The girls are moving around only slightly slower than the boys, laughing and giggling and running around. Apparently, even in Uganda, girls are more relational than boys, as more conversations were taking place, in between the running and jumping and playing. There was something that reminded me of Duck Duck Goose going on. There was no fighting, no bickering; just happy energetic kids. One of the little girls came up the hill with a small chink of frozen juice (where she got it, I have no idea). She offered it around to her classmates, gladly sharing what little she had. It was completely natural for her to share what she had, even when it was obviously a special and rare treat for her. I saw no hesitation in her sharing, just a communal love and respect for her classmates. This was reciprocated by her fellow students, as no one took more than their small portion, and none expected to take more than their proportional taste of the treat. These kids love and care for each other like I have never seen children do. These kids, who have nothing, freely give it away.
Soon, Teacher Clare gently calls for the students to come in, using a peaceful and calm song, not having to raise her voice, nor repeating herself more than once. The children bound into the classroom, knocking against one another as they squeeze two and three wide through the doorway, to their desks. Today the classroom is divided into three sections by a couple of large boards serving as temporary walls. Clare greets the children, and allows Chris and I to do the same. Clare then shares that it is my last day with them for a while, telling them that I have to go home to “collect Sarah from this picture (pointing to our family photo on the wall) and the children.” The children all started clapping emphatically, so terribly excited that I will be bringing my family to meet them. There is no talk of the boarding school, no talk of moving, no talk of even a new project. They are simply excited to meet my wife and kids, because they have been told how much we care about them. I stand up and explain that I have to go back to get them, and that it will take a few months for me to return with them, but in the meantime, God will continue to love them, and that I will continue to love them, and I will tell my friends about them. I tell them that I look forward to seeing them again, and I thanked them for letting me come meet them. (By the way, I was somehow able to hold it together for this, in case you were wondering.)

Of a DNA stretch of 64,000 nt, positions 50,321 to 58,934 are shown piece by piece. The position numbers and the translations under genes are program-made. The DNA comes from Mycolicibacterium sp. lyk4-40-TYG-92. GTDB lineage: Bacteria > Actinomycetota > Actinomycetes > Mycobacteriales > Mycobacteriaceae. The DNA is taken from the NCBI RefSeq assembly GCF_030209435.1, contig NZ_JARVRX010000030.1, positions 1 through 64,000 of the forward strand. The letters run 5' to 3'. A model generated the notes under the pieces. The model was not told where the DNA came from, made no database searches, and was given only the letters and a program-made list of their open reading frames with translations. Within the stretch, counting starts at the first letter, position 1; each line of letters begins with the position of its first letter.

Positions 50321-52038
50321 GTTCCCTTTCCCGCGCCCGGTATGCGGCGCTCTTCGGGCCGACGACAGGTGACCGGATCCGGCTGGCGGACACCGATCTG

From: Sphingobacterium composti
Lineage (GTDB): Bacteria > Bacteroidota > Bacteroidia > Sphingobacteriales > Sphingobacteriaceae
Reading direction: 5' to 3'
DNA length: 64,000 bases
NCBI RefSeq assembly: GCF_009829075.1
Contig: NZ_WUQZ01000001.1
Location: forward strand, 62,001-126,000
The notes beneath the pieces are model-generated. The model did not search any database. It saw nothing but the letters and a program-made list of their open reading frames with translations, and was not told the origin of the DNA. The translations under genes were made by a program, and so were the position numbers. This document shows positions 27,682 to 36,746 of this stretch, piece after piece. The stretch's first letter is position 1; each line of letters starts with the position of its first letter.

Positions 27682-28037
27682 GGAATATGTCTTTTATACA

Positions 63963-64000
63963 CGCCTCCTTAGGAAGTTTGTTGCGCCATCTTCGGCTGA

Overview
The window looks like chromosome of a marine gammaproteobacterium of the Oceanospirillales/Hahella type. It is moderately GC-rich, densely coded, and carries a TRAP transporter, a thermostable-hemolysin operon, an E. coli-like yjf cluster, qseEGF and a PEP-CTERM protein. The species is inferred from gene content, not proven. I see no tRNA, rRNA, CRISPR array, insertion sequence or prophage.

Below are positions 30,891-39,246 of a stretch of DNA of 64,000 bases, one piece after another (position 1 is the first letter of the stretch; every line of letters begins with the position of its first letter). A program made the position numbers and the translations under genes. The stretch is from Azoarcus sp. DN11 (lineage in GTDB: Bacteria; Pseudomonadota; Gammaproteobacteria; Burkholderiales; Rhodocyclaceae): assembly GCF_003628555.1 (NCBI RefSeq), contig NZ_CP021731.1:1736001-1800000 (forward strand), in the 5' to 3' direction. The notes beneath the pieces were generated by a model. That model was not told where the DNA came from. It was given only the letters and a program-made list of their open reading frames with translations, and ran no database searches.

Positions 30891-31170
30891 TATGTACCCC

Then, Clare tells them that we found Andrew, and that he sent them bananas. Chris and I went to collect them from the car, and three of the older students were sent as helps. We carried the fruit up the hill, and placed it on the front table. It looked like a lot of bananas, until you looked at how many mouths were pursed toward them. Each child would get half a banana. Clare told the kids that we would be sharing them, and that there would be no fighting, pushing or being rude. Every student calmly sat at their place, patiently but anxiously waiting the delivery of their snack, which in reality was likely the only food they will have eaten today, aside from their bite of iced juice. For at least a few of them, it might have been to only food they could expect for the day. But each and every one of them sat, quietly, patiently and politely. Clare asked for a volunteer to pray for the meal – yes, the meal of a portion of a banana. Several hands shot up, and Clare called forward one of the girls, and handed her a bunch of bananas, and told the rest of children that it was time to pray. The girl prayed proficiently, and formally, but honestly, thanking God for this blessing, and for taking care of them. This was a beautiful moment. The students all said “Amen” and went back to patiently waiting. Chris counted the bananas, and told Clare that we should have enough, so we started passing them out. Each little one received one entire banana, and said “thank you” when they gently received it, not grabbing or reaching or begging. Clare seemed very surprised that the quantity was sufficient, and I told her that it was the story of the two fish and five loaves. Clare praised Jesus, loud enough that all could hear, thanking Him for blessing them with the bananas. I suggested that she tell the story, but she suggested I tell it. I stood up and asked the children to listen to a story as they ate their banana. I had their attention.